E-commerce goals

The push for more online cookie selling was in response to older Girl Scouts who told leaders they wanted to sharpen their e-commerce skills, said Theresa Edy-Kiene, chief executive of Girl Scouts of Greater Los Angeles.

But why make the Raspberry Rally out of reach to their younger comrades who may still want to sell the cookies in hand and in person? Edy-Kiene said the decision wasn’t up to her.

“I do wish that girls had the opportunity, like Cora, to put her hands on the box, to taste the cookie, to be able to talk to customers about it. I think that’s great,” Edy-Kiene said.

She didn’t get a chance to taste the Raspberry Rally either. “Who knows. Maybe there was an order for 300 cases and that person is on eBay right now,” Edy-Kiene said. “The behavior is so disappointing.”


But she focused on the positive. Her council, the second largest in the nation with 33,000 girls, sold 4.9 million packages of cookies this year. The fundraiser makes up about 68% of the council’s total budget, she said. Half of the money funds a host of programs, including an emerging leader program for older girls, camp and mental health programs.

It’s unclear whether the Girl Scouts will continue with online exclusives. Edy-Kiene said there is always a debrief after cookie season, for which Girl Scouts executives gather to survey results, feedback and other data from the season to make decisions for next year.

Cora's drawing of the raspberry cookie
My daugher Cora didn’t taste the Raspberry Rally this year — but she did draw it.
(Illustration by Cora, 8)

Cora spent hours walking our neighborhood, pulling a red wagon stacked high with boxes of the classic Girl Scout cookie varieties. While out selling, whenever someone asked for the new Raspberry Rally cookie, Cora pivoted with ease.

“Sorry, we didn’t get any,” she’d say and flash a cherubic grin. “But we do have Thin Mints, Caramel deLites, Adventurefuls, Trefoils and delicious Lemonades — they’re my favorite.”

Cora just didn’t understand why anyone would pay more than $6 for Raspberry Rally cookies. “What a waste of money,” she snickered.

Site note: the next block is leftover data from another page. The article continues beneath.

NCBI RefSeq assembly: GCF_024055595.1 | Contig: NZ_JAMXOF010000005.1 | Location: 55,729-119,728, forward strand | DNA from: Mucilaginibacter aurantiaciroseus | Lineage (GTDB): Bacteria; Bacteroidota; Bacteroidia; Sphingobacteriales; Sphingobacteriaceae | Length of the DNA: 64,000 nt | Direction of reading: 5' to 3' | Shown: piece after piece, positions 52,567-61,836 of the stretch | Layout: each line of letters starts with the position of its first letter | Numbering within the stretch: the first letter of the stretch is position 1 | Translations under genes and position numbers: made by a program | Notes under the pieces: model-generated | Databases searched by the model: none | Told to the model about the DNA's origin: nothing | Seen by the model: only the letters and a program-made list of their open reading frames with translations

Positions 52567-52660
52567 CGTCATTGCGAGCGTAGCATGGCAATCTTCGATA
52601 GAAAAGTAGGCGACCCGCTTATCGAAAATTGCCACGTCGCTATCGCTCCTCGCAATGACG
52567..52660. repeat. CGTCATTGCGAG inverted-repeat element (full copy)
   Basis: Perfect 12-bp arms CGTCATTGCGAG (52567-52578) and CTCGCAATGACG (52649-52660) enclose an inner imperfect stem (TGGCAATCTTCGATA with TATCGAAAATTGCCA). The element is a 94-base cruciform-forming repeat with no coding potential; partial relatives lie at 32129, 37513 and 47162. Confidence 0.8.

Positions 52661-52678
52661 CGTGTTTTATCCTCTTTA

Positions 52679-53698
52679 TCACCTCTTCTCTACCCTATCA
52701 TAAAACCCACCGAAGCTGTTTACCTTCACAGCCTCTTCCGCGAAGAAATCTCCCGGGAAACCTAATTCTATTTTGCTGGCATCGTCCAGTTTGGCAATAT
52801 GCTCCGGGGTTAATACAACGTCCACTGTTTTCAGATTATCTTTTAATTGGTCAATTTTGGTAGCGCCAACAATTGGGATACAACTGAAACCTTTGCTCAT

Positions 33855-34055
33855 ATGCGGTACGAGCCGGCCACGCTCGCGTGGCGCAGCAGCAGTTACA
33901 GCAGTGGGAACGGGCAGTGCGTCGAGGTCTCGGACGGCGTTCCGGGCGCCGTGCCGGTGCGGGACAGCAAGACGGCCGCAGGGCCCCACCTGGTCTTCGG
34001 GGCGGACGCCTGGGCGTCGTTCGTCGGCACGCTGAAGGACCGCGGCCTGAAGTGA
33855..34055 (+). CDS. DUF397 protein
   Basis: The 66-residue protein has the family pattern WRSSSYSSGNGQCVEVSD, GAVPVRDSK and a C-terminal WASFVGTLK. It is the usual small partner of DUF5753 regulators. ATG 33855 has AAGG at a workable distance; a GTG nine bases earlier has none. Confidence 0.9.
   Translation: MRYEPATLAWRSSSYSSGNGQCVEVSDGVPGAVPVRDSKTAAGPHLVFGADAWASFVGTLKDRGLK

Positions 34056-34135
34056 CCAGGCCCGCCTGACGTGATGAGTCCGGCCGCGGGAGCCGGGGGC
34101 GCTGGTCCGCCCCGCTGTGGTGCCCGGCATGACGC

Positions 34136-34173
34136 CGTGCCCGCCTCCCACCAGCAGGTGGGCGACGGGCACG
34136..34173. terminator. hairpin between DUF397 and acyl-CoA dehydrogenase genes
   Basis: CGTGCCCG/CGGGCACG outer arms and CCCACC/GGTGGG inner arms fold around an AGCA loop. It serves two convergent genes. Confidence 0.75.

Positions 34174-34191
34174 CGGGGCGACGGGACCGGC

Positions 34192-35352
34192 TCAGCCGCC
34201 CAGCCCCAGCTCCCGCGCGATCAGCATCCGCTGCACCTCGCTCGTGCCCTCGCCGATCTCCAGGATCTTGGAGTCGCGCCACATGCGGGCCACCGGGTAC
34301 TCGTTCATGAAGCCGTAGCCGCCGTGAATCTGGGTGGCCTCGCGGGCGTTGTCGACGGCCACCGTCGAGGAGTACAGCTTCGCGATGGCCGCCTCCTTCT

After school dropoff, she shared the news with Valerie, her friend and fellow Girl Scout Brownie in her troop. “Yeah, people shouldn’t buy them,” Valerie said, shaking her head. “It’s wasteful.”

Girl Scout cookies are made by two different bakers.

Feb. 3, 2017

The Girl Scout cookie season is over for us here in Orange and Los Angeles counties, though it continues for others elsewhere. Frankly, after six weeks of pushing sugar and carbs, we were burnt out. In total our troop sold 1,500 boxes of cookies. We get 90 cents per box. The girls will have about $1,350 for an outing and to donate to a local charity.

One Friday evening I had to convince my daughter to go to one of our assigned booths at a Stater Bros. It was cold and raining, but we rallied with Juana Larios and her daughter Maxine.

Between spurts of dancing and horsing around, the girls hustled. “Don’t you want some Girl Scout cookies with that ice cream?” Maxine asked one customer exiting the store with a pint of gelato.

Whenever someone bought more than two boxes, we yelled out “Yay” in unison.

Two hours later, we’d sold all our packages. We were so elated that we’d wrapped up cookie season that we’d forgotten all about the Raspberry Rally fiasco. Honestly, only one person asked for the treat that evening.